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From leosu...@apache.org
Subject cvs commit: avalon-excalibur/compatibility/src/java/org/apache/avalon/excalibur/cli package.html
Date Fri, 11 Apr 2003 12:26:08 GMT
leosutic    2003/04/11 05:26:08

  Modified:    compatibility/src/java/org/apache/avalon/excalibur/cli
                        package.html
  Log:
  Merging relevant portions of the old docs (that got lost in the shuffle).
  
  Revision  Changes    Path
  1.3       +45 -2     avalon-excalibur/compatibility/src/java/org/apache/avalon/excalibur/cli/package.html
  
  Index: package.html
  ===================================================================
  RCS file: /home/cvs/avalon-excalibur/compatibility/src/java/org/apache/avalon/excalibur/cli/package.html,v
  retrieving revision 1.2
  retrieving revision 1.3
  diff -u -r1.2 -r1.3
  --- package.html	23 Mar 2003 11:20:18 -0000	1.2
  +++ package.html	11 Apr 2003 12:26:08 -0000	1.3
  @@ -5,9 +5,9 @@
       <body bgcolor="white">
           Utility code for parsing command-line options.
          <br><br>
  -<p><strong>These classes have all been deprecated in favor of
  +<p style="font-weight:bold">These classes have all been deprecated in favor of
   the <a href="http://jakarta.apache.org/commons/">Jakarta Commons</a>
  -version of the CLI classes.</strong></p>
  +version of the CLI classes.</p>
   
           <h3>Introduction</h3>
           <p>The utilities in <code>org.apache.avalon.excalibur.cli</code>
assist
  @@ -114,6 +114,49 @@
       }
   }
   </pre>
  +        
  +        <h3>Parsing Rules</h3>
  +                <p>
  +                The command line is parsed according to the following rules. There are
  +                two forms of options in this package, the Long form and the Short form.
  +                The long form of an option is preceded by the '--' characters while the
  +                short form is preceded by a single '-'. Some example options would be;
  +                "--an-option", "-a", "--day", "-s -f -a".
  +                </p>
  +                <p>
  +                In the tradition of UNIX programs, the short form of an option can occur
  +                immediately after another short form option. So if 'a', 'b' and 'c' are
  +                short forms of options that take no parameters then the following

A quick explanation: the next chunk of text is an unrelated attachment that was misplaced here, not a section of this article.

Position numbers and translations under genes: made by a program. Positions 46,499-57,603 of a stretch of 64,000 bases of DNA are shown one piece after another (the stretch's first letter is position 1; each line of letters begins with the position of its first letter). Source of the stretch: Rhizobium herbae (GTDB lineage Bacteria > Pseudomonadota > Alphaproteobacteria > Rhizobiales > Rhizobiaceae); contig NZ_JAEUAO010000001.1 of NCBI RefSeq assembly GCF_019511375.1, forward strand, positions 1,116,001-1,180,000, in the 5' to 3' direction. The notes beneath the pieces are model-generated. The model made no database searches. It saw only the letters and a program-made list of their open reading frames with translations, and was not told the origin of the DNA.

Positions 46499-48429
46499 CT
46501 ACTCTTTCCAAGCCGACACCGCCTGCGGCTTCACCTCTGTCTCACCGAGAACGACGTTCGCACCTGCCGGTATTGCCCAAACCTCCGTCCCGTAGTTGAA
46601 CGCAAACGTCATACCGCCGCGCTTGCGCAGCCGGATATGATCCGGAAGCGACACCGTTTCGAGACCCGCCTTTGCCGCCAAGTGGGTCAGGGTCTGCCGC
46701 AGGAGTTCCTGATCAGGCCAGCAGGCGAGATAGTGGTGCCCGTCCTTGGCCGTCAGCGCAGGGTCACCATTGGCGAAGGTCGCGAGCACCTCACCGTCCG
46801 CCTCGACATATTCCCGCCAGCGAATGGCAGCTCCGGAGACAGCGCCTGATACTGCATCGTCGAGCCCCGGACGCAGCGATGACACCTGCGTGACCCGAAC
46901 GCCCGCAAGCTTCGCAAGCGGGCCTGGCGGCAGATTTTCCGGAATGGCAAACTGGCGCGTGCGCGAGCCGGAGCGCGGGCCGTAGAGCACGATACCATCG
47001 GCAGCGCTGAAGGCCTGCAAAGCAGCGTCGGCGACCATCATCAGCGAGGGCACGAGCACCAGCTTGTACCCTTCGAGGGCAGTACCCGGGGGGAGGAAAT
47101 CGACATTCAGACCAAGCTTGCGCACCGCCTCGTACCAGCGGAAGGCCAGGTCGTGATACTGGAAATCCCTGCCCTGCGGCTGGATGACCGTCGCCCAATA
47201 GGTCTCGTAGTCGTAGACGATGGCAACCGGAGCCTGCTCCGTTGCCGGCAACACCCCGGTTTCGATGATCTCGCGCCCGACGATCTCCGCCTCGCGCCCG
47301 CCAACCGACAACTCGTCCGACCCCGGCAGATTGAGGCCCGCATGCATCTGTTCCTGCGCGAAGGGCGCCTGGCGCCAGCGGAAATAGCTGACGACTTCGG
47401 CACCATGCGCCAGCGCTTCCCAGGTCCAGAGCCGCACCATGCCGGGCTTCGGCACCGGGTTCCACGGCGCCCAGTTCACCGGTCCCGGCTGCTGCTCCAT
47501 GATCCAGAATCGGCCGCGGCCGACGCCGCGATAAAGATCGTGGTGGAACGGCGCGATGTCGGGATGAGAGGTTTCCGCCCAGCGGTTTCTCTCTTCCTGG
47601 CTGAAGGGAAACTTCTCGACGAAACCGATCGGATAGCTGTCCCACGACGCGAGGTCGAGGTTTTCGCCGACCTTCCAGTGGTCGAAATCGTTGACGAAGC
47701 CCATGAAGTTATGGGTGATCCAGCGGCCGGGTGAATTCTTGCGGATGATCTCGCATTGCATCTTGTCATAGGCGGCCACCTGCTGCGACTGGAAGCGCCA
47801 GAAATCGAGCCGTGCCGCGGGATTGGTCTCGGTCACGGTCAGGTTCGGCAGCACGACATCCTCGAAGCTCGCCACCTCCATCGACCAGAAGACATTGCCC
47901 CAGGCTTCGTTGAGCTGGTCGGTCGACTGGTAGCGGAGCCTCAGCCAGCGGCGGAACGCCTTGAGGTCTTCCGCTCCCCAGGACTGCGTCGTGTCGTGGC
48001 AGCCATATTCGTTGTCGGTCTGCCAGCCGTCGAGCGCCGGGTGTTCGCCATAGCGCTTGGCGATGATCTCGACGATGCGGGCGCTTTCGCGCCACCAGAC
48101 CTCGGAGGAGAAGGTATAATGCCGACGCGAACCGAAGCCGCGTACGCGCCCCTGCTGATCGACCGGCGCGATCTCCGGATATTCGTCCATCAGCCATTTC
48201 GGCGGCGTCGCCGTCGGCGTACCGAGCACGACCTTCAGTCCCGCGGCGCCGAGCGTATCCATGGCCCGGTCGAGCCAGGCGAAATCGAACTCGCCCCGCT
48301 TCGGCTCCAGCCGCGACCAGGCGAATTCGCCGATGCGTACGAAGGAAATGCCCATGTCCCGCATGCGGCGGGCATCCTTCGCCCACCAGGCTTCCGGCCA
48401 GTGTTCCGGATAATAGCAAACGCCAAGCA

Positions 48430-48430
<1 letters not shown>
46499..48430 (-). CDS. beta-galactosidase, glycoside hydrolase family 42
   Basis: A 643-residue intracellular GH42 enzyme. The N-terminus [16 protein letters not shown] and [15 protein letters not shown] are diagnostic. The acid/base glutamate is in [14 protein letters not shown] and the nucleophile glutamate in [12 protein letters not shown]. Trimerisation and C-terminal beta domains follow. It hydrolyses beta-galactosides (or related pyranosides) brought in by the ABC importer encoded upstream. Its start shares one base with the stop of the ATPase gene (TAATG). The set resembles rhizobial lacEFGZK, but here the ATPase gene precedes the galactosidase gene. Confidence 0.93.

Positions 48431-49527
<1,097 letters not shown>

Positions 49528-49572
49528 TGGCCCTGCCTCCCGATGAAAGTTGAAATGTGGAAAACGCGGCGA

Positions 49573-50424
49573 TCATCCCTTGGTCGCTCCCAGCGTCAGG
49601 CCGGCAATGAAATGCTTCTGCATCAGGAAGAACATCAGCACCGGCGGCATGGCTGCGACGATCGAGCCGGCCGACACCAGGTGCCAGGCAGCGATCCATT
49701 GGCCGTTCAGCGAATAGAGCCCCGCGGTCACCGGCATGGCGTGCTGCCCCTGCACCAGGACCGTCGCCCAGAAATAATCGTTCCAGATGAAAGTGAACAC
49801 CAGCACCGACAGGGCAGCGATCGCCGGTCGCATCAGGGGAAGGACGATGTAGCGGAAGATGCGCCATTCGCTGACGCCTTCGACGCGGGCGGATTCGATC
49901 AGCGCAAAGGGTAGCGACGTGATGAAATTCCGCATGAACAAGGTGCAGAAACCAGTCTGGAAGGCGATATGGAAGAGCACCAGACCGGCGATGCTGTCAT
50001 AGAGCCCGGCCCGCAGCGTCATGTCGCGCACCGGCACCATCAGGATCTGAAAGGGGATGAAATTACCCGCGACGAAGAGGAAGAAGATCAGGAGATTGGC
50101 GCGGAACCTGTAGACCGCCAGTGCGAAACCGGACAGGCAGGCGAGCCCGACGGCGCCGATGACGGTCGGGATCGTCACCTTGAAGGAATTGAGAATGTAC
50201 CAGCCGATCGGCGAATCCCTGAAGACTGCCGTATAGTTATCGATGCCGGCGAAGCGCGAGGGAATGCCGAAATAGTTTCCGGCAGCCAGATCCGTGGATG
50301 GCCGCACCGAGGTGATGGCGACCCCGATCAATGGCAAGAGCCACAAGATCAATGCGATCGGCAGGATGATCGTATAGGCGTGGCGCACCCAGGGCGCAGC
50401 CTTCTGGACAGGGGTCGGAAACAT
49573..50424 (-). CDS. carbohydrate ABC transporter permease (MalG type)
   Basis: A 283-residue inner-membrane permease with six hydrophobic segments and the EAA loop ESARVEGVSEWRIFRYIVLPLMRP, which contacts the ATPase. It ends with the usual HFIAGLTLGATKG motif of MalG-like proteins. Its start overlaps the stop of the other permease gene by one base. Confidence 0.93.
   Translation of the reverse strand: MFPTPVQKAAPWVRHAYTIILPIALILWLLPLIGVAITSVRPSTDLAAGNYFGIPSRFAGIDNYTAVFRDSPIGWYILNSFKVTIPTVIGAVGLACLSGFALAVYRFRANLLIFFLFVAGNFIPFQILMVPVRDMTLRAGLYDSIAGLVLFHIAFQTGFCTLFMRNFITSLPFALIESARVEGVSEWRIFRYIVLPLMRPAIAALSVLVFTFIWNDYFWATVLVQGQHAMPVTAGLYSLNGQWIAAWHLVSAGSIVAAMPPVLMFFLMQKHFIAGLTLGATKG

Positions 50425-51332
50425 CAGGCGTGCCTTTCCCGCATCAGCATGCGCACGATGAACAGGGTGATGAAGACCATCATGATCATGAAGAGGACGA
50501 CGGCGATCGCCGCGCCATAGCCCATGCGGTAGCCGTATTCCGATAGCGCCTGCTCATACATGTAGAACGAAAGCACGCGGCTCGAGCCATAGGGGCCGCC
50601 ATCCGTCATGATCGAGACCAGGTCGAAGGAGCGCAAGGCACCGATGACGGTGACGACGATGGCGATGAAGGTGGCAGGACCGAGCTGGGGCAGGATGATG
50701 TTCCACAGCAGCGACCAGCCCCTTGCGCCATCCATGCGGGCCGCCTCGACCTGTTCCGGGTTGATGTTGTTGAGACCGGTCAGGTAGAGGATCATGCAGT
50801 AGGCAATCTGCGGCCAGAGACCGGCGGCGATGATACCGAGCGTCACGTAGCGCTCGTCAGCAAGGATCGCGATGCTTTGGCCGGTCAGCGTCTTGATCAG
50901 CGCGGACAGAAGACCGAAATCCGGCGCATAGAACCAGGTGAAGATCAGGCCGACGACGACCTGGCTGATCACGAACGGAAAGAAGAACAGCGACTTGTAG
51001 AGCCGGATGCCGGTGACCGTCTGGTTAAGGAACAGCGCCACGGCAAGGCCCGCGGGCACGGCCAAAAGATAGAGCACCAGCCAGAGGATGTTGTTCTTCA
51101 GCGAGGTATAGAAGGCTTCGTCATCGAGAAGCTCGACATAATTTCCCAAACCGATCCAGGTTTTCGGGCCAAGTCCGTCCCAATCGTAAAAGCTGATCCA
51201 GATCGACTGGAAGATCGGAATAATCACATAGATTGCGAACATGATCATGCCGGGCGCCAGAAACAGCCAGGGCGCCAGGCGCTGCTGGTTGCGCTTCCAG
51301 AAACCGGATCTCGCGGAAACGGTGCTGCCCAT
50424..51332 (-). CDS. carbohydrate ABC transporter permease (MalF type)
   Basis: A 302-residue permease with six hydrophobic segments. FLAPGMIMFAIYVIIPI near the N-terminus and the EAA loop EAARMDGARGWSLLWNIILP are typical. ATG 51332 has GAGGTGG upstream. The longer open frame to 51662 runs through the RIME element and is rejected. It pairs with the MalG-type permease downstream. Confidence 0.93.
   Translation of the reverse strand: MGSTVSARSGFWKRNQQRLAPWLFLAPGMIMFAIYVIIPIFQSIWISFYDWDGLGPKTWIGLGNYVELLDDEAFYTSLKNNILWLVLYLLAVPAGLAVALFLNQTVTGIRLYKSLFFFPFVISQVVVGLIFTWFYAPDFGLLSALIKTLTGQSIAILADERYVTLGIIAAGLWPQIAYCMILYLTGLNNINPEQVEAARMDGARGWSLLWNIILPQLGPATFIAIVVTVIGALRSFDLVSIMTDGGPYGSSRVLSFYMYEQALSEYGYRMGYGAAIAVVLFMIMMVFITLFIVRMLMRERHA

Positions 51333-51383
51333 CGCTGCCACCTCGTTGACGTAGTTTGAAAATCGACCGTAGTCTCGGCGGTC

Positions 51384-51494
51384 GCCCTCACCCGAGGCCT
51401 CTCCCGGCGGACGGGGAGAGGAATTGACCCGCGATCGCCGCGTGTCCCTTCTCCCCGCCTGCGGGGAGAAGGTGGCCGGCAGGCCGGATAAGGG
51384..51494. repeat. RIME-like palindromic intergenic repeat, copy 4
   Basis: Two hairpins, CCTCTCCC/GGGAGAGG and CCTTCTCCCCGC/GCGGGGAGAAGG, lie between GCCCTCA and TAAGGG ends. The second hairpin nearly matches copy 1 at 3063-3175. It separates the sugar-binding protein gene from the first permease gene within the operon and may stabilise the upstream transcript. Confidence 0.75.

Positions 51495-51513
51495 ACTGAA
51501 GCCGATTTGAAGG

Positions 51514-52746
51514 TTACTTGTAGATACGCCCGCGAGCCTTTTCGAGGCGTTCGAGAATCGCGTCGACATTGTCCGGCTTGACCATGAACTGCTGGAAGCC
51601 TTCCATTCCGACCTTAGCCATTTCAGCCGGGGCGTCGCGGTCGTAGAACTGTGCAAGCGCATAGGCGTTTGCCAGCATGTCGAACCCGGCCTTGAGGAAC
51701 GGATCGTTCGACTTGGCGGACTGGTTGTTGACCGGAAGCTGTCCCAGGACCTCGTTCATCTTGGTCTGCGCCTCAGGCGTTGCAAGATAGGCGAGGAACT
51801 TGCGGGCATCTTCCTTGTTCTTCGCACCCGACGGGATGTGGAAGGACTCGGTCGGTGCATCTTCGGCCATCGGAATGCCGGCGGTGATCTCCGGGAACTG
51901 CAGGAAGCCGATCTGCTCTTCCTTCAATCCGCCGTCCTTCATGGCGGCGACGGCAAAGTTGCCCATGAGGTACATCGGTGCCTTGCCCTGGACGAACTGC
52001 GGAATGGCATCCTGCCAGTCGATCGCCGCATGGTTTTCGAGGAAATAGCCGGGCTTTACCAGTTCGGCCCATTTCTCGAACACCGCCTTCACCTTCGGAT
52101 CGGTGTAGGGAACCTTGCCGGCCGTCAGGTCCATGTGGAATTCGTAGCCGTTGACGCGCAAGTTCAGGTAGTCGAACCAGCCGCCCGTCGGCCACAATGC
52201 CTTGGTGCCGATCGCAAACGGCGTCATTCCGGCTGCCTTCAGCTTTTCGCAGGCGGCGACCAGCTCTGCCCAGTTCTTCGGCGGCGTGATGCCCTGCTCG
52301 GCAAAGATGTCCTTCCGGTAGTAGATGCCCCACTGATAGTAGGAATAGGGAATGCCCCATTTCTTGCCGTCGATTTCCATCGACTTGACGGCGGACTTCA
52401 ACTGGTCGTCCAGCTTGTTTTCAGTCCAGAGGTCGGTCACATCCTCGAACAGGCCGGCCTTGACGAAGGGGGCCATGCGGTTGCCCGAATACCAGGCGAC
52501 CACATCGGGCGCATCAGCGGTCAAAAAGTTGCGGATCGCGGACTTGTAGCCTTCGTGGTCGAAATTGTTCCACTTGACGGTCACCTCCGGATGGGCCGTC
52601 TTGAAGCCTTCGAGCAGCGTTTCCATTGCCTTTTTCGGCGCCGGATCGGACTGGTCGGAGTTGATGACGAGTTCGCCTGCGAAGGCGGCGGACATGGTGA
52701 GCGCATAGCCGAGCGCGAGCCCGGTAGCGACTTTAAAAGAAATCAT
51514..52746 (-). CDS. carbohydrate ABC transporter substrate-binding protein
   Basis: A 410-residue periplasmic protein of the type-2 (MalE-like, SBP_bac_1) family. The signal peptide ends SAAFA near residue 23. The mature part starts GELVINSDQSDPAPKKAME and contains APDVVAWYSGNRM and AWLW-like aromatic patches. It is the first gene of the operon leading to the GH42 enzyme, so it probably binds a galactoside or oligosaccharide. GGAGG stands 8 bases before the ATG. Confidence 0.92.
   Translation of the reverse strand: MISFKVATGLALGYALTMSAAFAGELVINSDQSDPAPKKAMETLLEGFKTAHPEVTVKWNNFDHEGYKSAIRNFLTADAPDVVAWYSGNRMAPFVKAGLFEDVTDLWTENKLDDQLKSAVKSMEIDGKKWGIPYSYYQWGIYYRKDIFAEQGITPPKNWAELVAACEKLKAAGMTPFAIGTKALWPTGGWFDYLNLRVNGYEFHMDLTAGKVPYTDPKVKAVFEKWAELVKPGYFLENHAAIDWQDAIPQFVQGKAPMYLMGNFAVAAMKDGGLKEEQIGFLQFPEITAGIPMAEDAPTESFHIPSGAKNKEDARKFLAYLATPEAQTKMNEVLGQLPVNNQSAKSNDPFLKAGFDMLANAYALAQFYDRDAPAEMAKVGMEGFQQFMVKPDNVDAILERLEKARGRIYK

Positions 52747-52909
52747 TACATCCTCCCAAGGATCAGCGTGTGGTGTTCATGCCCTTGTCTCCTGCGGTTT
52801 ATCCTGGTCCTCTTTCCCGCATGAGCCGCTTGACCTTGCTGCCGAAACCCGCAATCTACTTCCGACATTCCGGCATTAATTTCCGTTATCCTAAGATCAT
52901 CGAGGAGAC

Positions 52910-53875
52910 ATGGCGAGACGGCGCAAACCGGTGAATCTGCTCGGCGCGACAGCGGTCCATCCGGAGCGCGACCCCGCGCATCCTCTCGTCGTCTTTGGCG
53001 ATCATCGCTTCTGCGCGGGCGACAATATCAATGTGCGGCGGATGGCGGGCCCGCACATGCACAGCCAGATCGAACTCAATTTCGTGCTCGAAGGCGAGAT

+                command lines are equivalent: "-abc", "-a -bc", "-a -b -c", "-ab -c", etc.
  +                </p>
  +                <p>
  +                Options can also accept arguments if specified. You can specify that an
  +                option requires an argument in which the text immediately following the
  +                option will be considered to be an argument to the option. So if 'a' was
an
  +                option that required an argument then the following would be equivalent;
  +                "-abc", "-a bc" (namely the option 'a' with argument 'bc').
  +                </p>
  +                <p>
  +                Options can also specify optional arguments. In this case if there is any
  +                text immediately following the option character then it is considered an
  +                argument.  Otherwise, the option has no arguments. For example if 'a' was
an
  +                option that required an optional argument then "-abc" is an option 'a'
with
  +                argument "bc" while "-a bc" is an option 'a' with no argument, followed
by
  +                the text "bc". </p>
  +                <p>It is also possible to place an '=' sign between the option
  +                and it's argument. So if we assume that a is an option that 
  +                requires an argument then the following are all equivalent; 
  +                "-a=bc", "-a bc" "-abc".
  +                </p>
  +                <p>
  +                In some cases it is also necessary to disable command line parsing so that
you
  +                can pass a text argument to the program that starts with a '-' character.
To do
  +                this insert the sequence '--' onto the command line with no text immediately
  +                following it. This will disable processing for the rest of the command
line.
  +                The '--' characters will not be passed to the user program. For instance
the
  +                line "-- -b" would result in the program being passed the
  +                text "-b" (ie. not as an option).
  +                </p>
   
   @since 4.0
   
  
  
  

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